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Jan 10, 2006 11:25 AM


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Let me say that I am not a picky eater and I eat almost any vegetable. However I have never tasted a beet. Not sure why, they just never appealed to me.

But this past weekend, my husband and I were in a restaurant with my 14 month old daughter and my in-laws and my mother-in-law had a salad with roasted beets on it. My daughter was totally interested in the beets, tasted them, and then couldn't get enough!

I'm lucky that my daughter is a terrific eater, and now I'd like to add beets to ever-growing list of things that she eats. But I don't know where to begin. I roast vegetables all the time (cauliflower, brussels sprouts, onions, baby carrots are what I usually make). I don't know if I really need a "recipe" for the beets, but I saw this on and thought it was a good place to start, mostly because it gave me some directions plus she loves the carrots too.

Is there anything else I should know about roasting beets? Is there a better way to cook them?

Any suggestions would be appreciated. Thanks!


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  1. Welcome to the wonderful world of beets -- I've loved them since I was a toddler.

    You can cook beets the way you would any other root vegetable (roast, boil, steam, etc.). I've found that because they're very dense, they take a long time to roast -- much longer than a comparable-sized potato, for example. The roasting carmelizes their natural sugars, though, so it's a yummy way to make them (as the recipe you linked suggested, you can cook them ahead and keep them for a few days, so you can make a big batch and use some right away and some later).

    One thing you need to be aware of is that they're rather messy -- they'll bleed red juice both raw and cooked, so you need to be careful how you handle them or they'll dye you, your kitchen and any other food the come into contact with red (after they're roasted the skins will just rub off, but you might want to use gloves).

    1. First thing with beets is not to peel or trim them until after they have cooked. Some people boil them until they are tender and some roast. I prefer baking and I used to wrap each beet in foil and bake but anymore I just put them in a casserole and cover tightly and bake at 350 F. for about an hour. Then allow to cool and peel under running water, that helps to slip the skins off. Then you are ready to go. I just love them sliced and buttered. If you can find some golden beets, they are especially sweet.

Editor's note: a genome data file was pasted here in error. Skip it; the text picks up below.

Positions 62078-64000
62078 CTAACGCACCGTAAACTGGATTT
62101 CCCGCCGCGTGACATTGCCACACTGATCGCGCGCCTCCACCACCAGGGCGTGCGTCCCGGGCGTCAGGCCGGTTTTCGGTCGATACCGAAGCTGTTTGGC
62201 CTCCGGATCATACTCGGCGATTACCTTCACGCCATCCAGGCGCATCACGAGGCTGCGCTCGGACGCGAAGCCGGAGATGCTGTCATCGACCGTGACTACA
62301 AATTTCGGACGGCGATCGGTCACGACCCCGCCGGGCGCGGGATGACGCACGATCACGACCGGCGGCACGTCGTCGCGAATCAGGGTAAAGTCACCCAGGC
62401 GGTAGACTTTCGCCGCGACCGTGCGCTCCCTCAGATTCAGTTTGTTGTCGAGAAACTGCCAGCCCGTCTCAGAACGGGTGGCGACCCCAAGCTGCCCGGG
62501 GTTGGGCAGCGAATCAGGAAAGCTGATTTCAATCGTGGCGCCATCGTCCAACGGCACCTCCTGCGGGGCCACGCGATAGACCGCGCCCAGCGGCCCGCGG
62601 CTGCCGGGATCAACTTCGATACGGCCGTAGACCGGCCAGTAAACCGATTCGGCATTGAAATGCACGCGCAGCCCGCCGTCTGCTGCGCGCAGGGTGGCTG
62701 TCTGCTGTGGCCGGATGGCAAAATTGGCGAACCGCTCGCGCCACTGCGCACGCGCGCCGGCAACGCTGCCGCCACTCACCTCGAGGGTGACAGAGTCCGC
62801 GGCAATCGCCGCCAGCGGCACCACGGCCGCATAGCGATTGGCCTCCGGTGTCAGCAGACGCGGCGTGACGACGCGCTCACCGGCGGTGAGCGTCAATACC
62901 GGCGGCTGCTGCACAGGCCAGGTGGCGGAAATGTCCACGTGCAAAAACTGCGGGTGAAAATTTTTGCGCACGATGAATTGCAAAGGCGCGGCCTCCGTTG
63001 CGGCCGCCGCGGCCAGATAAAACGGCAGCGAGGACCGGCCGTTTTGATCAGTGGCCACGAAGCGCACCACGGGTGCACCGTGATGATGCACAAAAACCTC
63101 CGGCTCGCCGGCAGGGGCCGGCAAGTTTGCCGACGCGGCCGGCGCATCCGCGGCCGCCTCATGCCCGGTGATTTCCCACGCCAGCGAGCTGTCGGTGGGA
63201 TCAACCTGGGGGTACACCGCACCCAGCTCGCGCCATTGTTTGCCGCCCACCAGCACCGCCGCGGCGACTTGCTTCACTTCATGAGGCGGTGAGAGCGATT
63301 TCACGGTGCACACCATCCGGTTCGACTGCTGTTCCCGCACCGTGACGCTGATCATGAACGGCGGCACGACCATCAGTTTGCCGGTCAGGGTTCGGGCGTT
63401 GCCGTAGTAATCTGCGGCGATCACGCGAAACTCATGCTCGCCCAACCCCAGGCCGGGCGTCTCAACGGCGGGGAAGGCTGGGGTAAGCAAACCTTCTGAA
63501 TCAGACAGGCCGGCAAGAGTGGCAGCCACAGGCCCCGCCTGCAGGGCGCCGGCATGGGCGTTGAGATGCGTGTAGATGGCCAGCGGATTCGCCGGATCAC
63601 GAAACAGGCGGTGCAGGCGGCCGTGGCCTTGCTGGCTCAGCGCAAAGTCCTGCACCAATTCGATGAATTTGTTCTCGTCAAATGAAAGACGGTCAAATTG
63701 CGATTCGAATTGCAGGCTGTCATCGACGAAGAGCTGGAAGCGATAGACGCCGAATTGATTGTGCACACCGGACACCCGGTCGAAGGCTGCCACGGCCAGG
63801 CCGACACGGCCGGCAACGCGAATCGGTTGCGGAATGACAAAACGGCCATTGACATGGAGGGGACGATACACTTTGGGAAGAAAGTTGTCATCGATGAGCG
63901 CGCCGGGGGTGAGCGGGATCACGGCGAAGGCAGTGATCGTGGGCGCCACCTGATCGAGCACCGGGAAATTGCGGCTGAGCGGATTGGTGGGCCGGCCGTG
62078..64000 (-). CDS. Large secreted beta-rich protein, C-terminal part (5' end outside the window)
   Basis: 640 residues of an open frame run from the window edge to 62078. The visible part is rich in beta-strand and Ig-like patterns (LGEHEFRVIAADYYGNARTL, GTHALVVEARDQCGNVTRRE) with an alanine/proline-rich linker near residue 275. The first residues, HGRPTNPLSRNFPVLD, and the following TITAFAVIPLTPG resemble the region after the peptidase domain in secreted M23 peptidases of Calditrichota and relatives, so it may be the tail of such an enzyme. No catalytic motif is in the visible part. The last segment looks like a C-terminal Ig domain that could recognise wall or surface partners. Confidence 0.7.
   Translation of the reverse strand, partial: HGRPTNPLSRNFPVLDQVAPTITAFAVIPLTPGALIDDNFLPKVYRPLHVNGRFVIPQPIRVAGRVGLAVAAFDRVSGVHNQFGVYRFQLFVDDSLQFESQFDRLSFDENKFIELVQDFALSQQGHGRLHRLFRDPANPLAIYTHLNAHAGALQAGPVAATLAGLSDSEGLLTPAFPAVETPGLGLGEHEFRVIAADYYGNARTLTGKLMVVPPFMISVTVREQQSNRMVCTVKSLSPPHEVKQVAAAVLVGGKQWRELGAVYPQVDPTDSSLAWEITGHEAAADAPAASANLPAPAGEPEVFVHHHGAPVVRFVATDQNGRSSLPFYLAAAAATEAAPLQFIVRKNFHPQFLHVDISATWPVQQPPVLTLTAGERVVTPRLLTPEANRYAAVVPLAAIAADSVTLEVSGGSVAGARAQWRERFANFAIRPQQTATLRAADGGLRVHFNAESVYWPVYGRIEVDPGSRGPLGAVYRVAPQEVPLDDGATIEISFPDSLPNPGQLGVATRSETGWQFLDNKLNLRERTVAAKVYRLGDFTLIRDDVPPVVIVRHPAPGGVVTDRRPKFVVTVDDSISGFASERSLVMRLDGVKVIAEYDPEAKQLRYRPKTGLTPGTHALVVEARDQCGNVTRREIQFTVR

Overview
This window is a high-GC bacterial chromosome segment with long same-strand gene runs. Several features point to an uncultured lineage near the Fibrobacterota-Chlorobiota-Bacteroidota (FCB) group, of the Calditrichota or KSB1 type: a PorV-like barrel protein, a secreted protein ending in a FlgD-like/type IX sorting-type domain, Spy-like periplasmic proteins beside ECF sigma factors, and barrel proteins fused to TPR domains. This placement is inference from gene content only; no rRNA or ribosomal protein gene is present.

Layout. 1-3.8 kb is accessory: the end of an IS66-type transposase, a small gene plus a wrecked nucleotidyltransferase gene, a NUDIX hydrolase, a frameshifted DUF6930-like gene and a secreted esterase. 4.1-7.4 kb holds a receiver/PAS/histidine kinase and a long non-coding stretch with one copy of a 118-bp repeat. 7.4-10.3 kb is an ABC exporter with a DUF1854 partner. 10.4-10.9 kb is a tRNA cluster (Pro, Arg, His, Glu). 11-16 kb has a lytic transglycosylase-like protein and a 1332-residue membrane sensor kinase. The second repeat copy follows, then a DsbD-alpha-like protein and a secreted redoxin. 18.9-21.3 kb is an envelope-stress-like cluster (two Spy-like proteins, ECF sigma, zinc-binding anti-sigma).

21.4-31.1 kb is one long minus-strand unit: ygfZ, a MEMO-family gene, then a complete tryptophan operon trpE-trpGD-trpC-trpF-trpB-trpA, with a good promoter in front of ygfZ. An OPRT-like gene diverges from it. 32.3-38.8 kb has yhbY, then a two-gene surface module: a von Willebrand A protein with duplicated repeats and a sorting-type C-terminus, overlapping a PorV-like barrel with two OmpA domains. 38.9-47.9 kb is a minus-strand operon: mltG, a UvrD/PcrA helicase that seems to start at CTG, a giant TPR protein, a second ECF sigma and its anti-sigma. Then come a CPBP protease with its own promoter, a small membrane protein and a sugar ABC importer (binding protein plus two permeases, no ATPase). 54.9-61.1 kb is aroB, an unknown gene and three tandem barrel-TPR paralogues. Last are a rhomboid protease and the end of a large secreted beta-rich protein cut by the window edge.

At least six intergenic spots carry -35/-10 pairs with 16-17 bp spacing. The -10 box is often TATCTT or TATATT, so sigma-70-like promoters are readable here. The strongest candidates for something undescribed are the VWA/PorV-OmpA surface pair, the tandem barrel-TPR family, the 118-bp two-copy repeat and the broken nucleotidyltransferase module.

3 Replies
      1. re: Candy

        I'm glad someone brought up the no-peeling thing - even if the beets are wrapped in foil, I think you lose a lot of good flavor if the skin and root are removed. I also try to leave about an inch of stem at the top as well. And on the subject of tops, I always try to get the bunches with the prettiest ones - they're essentially the same thing as Swiss chard, only I think nicer. Tania hates both chard and beet greens, though she adores beets, so we both have beets for dinner and I get those lovely greens for lunch!

        1. re: Will Owen

          plus beet greens are healthier? My elderly mother's Dr. advised her against eating too much chard as the oxalic acid binds with calcium and makes it unavailable to the body. Not good in osteo patients. She loves her beet greens for lunch too!

          1. re: toodie jane

            I had not thought of that, but I wonder if that might be the basis for my wife's hatred of it - a hatred which she shares with most of her family, I might add. When we were all in France visiting relatives, the cook served a gratin of chard at lunch one day, and I was the ONLY person who took any! I know a lot of likes and dislikes are tied in to one's body's sensitivity to certain substances, and perhaps mine simply is less sensitive to oxalic acid. I've noticed that Tania is not as fond of spinach as I am, and her parents never serve it.

      2. i love to wrap them in foil and bake them for about an hour. i do peel them first, with a veg peeler. i think if you boil them you lose a lot of their flavor, unless you're making a soup, like borscht. they're also great cubed and added to other roasted root vegetables, maybe around a roast or just seasoned in a pan.


        1. Wrap in foil and bake. I get yellow and red beets, cook them up, and leave in the fridge for using on salads during the week.
          Roasted beets with just some S/P and butter are great, as are beets and fennel. There was a post a few months ago for roasted beets with rosemary. I tried it, it was great. Maybe search the Oct/Nov home cooking boards for more ideas.

          1. Trader Joe's as well as my local supermarket carries Melissa brand roasted and peeled beets. They are in a vacuum sealed bag and they are wonderful. All you need to do is heat them up and use in your favorite recipe or cold for salads and the like.

            I will never buy the fresh beets again and deal with the mess.